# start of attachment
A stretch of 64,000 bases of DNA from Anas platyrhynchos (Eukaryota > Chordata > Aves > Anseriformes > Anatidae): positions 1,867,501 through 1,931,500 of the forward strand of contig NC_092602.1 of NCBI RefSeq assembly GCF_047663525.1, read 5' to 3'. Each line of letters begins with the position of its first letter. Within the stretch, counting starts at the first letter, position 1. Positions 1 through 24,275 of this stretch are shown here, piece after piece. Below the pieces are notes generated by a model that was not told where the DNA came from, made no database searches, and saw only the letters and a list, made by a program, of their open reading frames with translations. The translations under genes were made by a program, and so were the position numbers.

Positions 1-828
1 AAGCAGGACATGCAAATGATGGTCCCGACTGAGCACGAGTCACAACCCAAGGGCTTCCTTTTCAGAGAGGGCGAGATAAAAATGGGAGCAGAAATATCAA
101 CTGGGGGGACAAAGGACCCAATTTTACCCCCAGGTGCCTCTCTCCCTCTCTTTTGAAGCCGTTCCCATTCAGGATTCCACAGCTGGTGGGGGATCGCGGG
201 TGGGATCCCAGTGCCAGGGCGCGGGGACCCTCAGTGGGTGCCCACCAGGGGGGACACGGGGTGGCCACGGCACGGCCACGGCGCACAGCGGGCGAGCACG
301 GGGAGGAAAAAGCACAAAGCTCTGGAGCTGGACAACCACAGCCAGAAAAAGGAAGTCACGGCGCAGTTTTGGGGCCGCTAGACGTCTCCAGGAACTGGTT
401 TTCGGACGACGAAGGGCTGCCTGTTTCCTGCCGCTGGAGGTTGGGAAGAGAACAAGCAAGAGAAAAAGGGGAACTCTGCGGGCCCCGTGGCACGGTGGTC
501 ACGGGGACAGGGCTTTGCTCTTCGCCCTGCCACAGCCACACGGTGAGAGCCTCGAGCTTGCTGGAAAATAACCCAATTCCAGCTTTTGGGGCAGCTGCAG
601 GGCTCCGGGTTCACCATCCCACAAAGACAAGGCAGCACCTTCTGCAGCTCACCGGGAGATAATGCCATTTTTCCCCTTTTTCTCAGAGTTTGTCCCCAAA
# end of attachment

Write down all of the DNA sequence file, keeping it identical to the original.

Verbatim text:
A stretch of 64,000 bases of DNA from Anas platyrhynchos (Eukaryota > Chordata > Aves > Anseriformes > Anatidae): positions 1,867,501 through 1,931,500 of the forward strand of contig NC_092602.1 of NCBI RefSeq assembly GCF_047663525.1, read 5' to 3'. Each line of letters begins with the position of its first letter. Within the stretch, counting starts at the first letter, position 1. Positions 1 through 24,275 of this stretch are shown here, piece after piece. Below the pieces are notes generated by a model that was not told where the DNA came from, made no database searches, and saw only the letters and a list, made by a program, of their open reading frames with translations. The translations under genes were made by a program, and so were the position numbers.

Positions 1-828
1 AAGCAGGACATGCAAATGATGGTCCCGACTGAGCACGAGTCACAACCCAAGGGCTTCCTTTTCAGAGAGGGCGAGATAAAAATGGGAGCAGAAATATCAA
101 CTGGGGGGACAAAGGACCCAATTTTACCCCCAGGTGCCTCTCTCCCTCTCTTTTGAAGCCGTTCCCATTCAGGATTCCACAGCTGGTGGGGGATCGCGGG
201 TGGGATCCCAGTGCCAGGGCGCGGGGACCCTCAGTGGGTGCCCACCAGGGGGGACACGGGGTGGCCACGGCACGGCCACGGCGCACAGCGGGCGAGCACG
301 GGGAGGAAAAAGCACAAAGCTCTGGAGCTGGACAACCACAGCCAGAAAAAGGAAGTCACGGCGCAGTTTTGGGGCCGCTAGACGTCTCCAGGAACTGGTT
401 TTCGGACGACGAAGGGCTGCCTGTTTCCTGCCGCTGGAGGTTGGGAAGAGAACAAGCAAGAGAAAAAGGGGAACTCTGCGGGCCCCGTGGCACGGTGGTC
501 ACGGGGACAGGGCTTTGCTCTTCGCCCTGCCACAGCCACACGGTGAGAGCCTCGAGCTTGCTGGAAAATAACCCAATTCCAGCTTTTGGGGCAGCTGCAG
601 GGCTCCGGGTTCACCATCCCACAAAGACAAGGCAGCACCTTCTGCAGCTCACCGGGAGATAATGCCATTTTTCCCCTTTTTCTCAGAGTTTGTCCCCAAA